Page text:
Making an Option for God


12 Jan 2016
The beginning of the year brings all kinds of resolutions and promises. Fresh starts, new commitments, a different outlook. It’s a bit like Lent for Catholics. We might give something up, or take up something.
‘I will keep a diary or a journal.’
‘I’ll pray every morning.’
‘I will exercise more.’
‘I’ll spend less time on social media.’
‘I will only watch half an hour of reality TV a day.’
‘I’ll eat better and lose a few kilos.’
‘I’ll be more generous to those less fortunate.’
‘I’ll be more present to family and friends.’
Perhaps some of these resonate with you?
They certainly do with me.
One of my promises this year is to read more. Over the summer I have relished the extra time I have spent with my nose stuck in a book, sometimes stopping mid-page to take in whatever lesson the page has for me.
Social innovator Claire Diaz-Ortiz, credited as the ‘woman who got the pope on twitter’ reads 200 books a year. She is very intentional about it. So that’s one of my commitments. I’m doing pretty well so far. I’ve read 10 since Christmas.
Among the titles that have been on my bookshelf and iPad include Design Your Day by the aforementioned Diaz-Ortiz; Big Magic: Creative Living Beyond Fear by Elizabeth Gilbert (of Eat, Pray, Love fame), and then a few titles, including biographies of Australian women in journalism. (Do you sense a theme emerging?)
The two ‘self-help’ books have helped me enormously with the reordering of priorities.
Don’t tell my boss, but Diaz-Ortiz in Design Your Day says we should work smarter, and recognise that we aren’t always productive. She (and others) argue that if we work in front of a computer screen, we are likely to spend the majority of the time wasting away perfectly good time on YouTube or such. I had thought I was just being lazy in the afternoons. It turns out the afternoon slump is a actual thing. So, what Diaz-Ortiz recommends is to harness our energy and ‘work smart’ during the 20 per cent of the time where we actually have our batteries fully charged.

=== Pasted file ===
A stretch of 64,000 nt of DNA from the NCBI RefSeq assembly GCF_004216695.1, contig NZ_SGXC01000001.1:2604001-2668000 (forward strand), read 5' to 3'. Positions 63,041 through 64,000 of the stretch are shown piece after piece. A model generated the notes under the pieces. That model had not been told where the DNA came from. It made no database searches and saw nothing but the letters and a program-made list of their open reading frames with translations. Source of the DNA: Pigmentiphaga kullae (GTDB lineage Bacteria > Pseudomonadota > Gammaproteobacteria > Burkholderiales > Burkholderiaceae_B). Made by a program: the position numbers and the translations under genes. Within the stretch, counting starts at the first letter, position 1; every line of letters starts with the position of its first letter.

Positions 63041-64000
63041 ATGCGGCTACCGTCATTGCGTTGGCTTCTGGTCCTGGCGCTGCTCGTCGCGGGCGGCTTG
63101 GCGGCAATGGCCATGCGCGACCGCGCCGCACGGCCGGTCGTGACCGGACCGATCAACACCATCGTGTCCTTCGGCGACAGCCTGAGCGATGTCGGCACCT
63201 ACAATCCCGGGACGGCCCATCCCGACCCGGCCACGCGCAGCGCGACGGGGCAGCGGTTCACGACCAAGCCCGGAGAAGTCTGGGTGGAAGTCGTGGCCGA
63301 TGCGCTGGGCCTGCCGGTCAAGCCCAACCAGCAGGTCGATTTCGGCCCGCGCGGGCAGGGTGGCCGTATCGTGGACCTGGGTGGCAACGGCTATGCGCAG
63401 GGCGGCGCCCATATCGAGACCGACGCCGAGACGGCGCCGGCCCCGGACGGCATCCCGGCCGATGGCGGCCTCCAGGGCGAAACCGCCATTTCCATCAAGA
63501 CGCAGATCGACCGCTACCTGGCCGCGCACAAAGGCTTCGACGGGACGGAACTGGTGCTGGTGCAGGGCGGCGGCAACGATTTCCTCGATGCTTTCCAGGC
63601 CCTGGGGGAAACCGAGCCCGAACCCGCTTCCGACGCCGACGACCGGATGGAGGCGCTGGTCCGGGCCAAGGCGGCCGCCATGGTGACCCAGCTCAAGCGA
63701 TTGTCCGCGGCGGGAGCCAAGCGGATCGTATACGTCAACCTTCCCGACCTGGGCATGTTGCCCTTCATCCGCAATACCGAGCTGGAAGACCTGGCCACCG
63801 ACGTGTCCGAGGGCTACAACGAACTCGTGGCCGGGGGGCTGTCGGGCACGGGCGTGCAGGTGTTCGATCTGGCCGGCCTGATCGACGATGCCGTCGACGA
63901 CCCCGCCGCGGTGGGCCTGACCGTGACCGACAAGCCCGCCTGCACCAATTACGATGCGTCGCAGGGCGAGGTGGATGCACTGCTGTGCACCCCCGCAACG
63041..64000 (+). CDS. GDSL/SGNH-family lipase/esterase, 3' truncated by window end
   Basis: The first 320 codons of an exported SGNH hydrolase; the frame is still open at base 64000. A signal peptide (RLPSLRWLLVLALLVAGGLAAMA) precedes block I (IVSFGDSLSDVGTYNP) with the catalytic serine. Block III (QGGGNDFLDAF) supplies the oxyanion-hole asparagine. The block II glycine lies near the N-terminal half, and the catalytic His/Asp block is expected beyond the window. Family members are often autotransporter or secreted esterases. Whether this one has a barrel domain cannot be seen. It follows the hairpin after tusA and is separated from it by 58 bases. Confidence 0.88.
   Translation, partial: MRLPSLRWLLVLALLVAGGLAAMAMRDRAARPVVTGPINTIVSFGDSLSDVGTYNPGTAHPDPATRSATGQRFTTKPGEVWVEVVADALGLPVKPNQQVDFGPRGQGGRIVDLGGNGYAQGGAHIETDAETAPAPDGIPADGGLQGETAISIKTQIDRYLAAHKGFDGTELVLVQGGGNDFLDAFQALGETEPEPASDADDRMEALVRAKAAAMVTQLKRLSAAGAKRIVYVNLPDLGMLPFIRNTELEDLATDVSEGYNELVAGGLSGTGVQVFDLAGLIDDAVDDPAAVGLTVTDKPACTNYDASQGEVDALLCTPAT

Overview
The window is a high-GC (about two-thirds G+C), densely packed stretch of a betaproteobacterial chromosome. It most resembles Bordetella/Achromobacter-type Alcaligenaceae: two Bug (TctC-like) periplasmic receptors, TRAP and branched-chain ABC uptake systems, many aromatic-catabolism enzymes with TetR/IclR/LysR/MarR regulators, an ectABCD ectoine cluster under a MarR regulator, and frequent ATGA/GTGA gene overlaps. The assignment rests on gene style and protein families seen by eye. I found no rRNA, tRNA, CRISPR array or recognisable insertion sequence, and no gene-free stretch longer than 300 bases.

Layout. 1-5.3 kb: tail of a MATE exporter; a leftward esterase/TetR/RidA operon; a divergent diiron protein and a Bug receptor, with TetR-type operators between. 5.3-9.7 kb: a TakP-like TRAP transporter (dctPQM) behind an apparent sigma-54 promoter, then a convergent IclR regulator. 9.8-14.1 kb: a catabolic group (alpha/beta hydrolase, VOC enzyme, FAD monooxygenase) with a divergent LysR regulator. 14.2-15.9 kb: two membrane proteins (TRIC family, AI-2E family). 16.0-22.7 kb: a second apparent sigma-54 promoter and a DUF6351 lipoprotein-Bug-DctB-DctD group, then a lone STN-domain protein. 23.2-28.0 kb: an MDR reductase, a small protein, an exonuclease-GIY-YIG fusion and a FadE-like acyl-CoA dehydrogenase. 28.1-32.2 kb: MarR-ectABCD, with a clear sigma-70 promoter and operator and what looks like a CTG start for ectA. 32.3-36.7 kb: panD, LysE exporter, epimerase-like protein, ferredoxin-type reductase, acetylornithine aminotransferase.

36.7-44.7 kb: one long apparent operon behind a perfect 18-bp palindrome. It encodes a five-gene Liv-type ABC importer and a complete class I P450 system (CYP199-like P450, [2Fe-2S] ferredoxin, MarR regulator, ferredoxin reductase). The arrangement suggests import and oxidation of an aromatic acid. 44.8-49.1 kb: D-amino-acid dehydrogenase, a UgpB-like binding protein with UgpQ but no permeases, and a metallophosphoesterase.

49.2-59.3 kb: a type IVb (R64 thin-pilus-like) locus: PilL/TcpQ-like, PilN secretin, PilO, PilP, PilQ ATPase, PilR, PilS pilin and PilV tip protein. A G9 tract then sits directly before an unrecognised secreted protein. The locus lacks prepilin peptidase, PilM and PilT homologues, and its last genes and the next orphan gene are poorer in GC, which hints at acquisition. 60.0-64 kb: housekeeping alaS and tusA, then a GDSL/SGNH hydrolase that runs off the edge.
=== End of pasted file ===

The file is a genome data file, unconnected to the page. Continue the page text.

Research in fact shows that while we might be employed inside traditional work hours, most only do real work for about 20 per cent of that time. Another example to support this sees some employers claiming that women who work part-time after having a child are far more productive and focussed in their reduced hours that they were before. They still often have the same amount of work to do, but have become adept at multitasking.
So. This year the guilt is being put on the back burner, and I’m going to start working and living smarter. I will take advantage of those energy bursts when they come, and accept that sometimes, I need to rest.
But I digress. This is a PrayerBlog, and I do have a point to make about spirituality. Another thing that Diaz-Ortiz talks about is an idea she has called the PRESENT principle. (You can read about it in her book The Better Life.)
This is a short blog, and so, I won’t go into detail about each of the steps, suffice it to say, they are #solidgold. Most of the information is on her blog too (
But notice, she starts with prayer.
For a long time now, despite a commitment to my faith, and practicing the various aspects of it, my prayer life is often relegated to a quick skim of a reflection at the end of the day. (The ones I use are and Pray-As-You-Go).
My putting together of the daily prayer emails and scheduling our social media here at are often all I get to, a quick read of a key phrase from the Gospel or the Psalm.
So, even though I work in a religious context, indeed as a prayer and spirituality editor, I notice that one of the first things I edit out of my life with my piranha-like editor’s pen is my prayer. So I guess that makes my title apt? Busy-ness has led me to virtually eliminate the most important part of my day.
Anyway, I’m writing this down so you can hold me to this, folks. Full disclosure here:
This year, I commit to making an option for God, in some form, each day. This will necessarily include the Examen. (Stay tuned for more resources from us on the Examen). I will make my option for God through intentional daily prayer, by seeking God first. And, as Matthew 6:33 promises, I hope that things will flow from that.
Feel free to check in with me and see how I’m doing ☺
Beth Doherty is the editor of PrayOnline and the author of the new book Tweet others as you would wish to be tweeted. The book can be ordered from or on
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